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10 Things You Need to Know about the Future

   2017    Technology
Take a look at the issues that will change the way we live our lives in the future. Hannah Fry delves into the data we have today to provide an evidence-based vision of tomorrow. With the help of science experts Hannah tries to discover whether we could ever live forever or if there will ever be a cure for cancer. She finds out how research into the human brain may one day help with mental health, and if it is possible to ever ditch fossil fuels. Hannah and her guests also discover the future of transport - and when, if ever, we really will see flying cars. She discovers whether a robot will take your job or if, as some believe, we will all one day actually become cyborgs. The programme predicts what the weather will be like and discovers if we are on the verge of another mass extinction. Hannah's tenth prediction is something she - and Horizon - are confident will definitely happen, and that is to expect the unexpected!

Asteroid Attack

   2010    Science
What are the latest discoveries in the deadly world of asteroids? Will a recently returned Japanese spacecraft become the first to bring an asteroid sample back to our planet? What would happen to America's East Coast if the massive asteroid impact that helped form Chesapeake Bay 35 million years ago struck today? And why did President Barack Obama choose an asteroid as the destination for the next great manned mission into space? Learning about these huge space rocks isn't just about science, it's about survival.
Series: The Universe

Coming of Age In The Anthropocene

   2020    Nature
At 11 o'clock on New Year's Eve of the Cosmic Calendar, Homo erectus stood up for the first time, freeing its hands and earning the species its name. They began to move around, to explore, daring to risk everything to get to unknown places. Our Neanderthal relatives lived much as we did and did many of the things we consider to be 'human.' More restless than their cousins the Neanderthals and Denisovans, our Homo sapiens ancestors crossed seas and unforgiving landscapes, changing the land, ocean and atmosphere, leading to mass extinction. The scientific community gave our age a new name, 'Anthropocene.'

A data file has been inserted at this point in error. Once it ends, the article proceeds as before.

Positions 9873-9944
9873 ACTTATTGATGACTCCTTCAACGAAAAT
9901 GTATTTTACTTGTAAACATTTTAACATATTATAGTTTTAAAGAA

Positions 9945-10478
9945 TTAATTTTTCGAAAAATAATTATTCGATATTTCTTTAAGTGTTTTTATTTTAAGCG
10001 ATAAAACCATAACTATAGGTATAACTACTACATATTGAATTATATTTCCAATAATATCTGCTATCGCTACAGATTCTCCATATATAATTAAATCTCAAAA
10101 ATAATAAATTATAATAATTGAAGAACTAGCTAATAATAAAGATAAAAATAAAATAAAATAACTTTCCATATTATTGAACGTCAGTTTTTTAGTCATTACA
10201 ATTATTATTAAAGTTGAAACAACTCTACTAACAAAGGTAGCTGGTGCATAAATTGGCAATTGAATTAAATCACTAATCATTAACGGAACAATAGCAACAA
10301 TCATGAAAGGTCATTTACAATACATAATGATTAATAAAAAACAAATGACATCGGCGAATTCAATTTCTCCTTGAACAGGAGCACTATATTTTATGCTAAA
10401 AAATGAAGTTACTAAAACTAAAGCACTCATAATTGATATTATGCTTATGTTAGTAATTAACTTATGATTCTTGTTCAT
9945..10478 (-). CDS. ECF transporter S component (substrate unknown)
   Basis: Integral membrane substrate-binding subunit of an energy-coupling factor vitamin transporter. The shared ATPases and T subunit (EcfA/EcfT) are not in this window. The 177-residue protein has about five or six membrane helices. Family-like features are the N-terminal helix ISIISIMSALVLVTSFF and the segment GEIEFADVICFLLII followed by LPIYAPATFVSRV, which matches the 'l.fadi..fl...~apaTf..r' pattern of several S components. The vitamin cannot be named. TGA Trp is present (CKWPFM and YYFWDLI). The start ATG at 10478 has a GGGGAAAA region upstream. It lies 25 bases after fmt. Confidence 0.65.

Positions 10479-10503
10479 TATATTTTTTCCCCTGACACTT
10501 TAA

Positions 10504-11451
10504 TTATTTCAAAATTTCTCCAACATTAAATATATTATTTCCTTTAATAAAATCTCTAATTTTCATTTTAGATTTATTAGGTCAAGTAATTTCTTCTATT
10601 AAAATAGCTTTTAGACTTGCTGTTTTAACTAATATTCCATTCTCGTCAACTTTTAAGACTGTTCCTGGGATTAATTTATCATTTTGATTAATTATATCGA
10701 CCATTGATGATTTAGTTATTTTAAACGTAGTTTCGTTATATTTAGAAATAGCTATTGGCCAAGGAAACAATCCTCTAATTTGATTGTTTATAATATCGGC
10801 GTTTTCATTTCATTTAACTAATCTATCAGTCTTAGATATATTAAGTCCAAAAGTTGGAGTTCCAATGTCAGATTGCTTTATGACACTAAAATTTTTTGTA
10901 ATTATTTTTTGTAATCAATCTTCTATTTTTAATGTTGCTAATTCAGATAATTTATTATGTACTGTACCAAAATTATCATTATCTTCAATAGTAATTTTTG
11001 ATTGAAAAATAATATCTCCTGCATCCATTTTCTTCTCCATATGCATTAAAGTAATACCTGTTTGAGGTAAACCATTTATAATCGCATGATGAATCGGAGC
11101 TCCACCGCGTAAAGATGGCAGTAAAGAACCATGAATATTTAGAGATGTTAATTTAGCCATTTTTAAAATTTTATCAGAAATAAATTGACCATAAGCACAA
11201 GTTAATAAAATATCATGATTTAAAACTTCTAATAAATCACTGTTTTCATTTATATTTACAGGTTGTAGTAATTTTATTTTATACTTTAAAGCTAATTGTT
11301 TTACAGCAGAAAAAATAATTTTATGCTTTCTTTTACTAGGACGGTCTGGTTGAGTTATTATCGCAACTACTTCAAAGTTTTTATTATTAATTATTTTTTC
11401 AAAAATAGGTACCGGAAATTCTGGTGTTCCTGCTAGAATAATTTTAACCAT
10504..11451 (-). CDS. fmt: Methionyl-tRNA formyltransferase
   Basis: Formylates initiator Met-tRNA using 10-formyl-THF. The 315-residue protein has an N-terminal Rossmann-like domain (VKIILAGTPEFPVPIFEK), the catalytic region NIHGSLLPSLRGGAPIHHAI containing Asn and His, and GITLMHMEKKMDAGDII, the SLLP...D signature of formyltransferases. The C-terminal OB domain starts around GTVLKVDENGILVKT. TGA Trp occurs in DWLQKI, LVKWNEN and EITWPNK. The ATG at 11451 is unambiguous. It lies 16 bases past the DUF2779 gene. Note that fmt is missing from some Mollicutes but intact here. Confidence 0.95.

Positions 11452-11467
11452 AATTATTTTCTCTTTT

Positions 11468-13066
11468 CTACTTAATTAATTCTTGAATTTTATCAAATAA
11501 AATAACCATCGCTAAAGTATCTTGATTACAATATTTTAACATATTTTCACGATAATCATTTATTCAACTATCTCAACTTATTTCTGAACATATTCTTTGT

Since the first civilizations we've wondered if there's something about human nature that contains the seeds of our destruction. Syukuro Manabe was born in rural Japan and took an intense interest in Earth's average global temperature. In the 1960's, he would assemble the evidence he needed to predict the increase of Earth's temperature due to greenhouse gases until it becomes an uninhabitable and toxic environment, leading to our extinction. 'This doesn't have to be,' says Neil deGrasse Tyson, 'it's not too late. There's another hallway, another future we can still have; we'll find a way.'
Series: Cosmos: Possible Worlds

Deadly Comets and Meteors

   2009    Science
Right now cosmic forces prowl the universe and threaten man's very existence. They're asteroids and comets; they've left their imprint on planet Earth, literally. Initially helping to build planets through violent collisions, during this fiery bombardment period they may have even seeded Earth with water and the building blocks for life. Since the turbulent formation of the solar system, these space rocks have continued to impact Earth. Some have been so violent that they've led to mass extinctions, including one that wiped out the dinosaur. New theories suggest that asteroid and comet dust harbour deadly viruses that may have triggered some of our worst pandemics. The possibility of future collisions remains a legitimate threat yet despite their dangers, asteroids and comets may hold vital natural resources, which could actually preserve
Series: The Universe

Nemesis The Sun Evil Twin

   2011    Science
The theory of NĂ©mesis, a star that orbits the Sun and causes catastrophic events is explored. Nemesis is a hypothetical red dwarf or brown dwarf, originally postulated in 1984 to be orbiting the Sun at a distance of about 95,000 AU (1.5 light-years) somewhat beyond the Oort cloud, to explain a perceived cycle of mass extinctions in the geological record, which seem to occur more often at intervals of 26 million years.
Series: The Universe
Capitalism A Love Story
Capitalism A Love Story

   2009    Culture
The Men Who Built America
The Men Who Built America

   2012    History
The Last Dance
The Last Dance

   2020    Culture
The Mind Explained
The Mind Explained

   2019    Medicine
The Nazis, A Warning From History
The Nazis, A Warning From History

   1997    History
Top Gear
Top Gear

   2012    Technology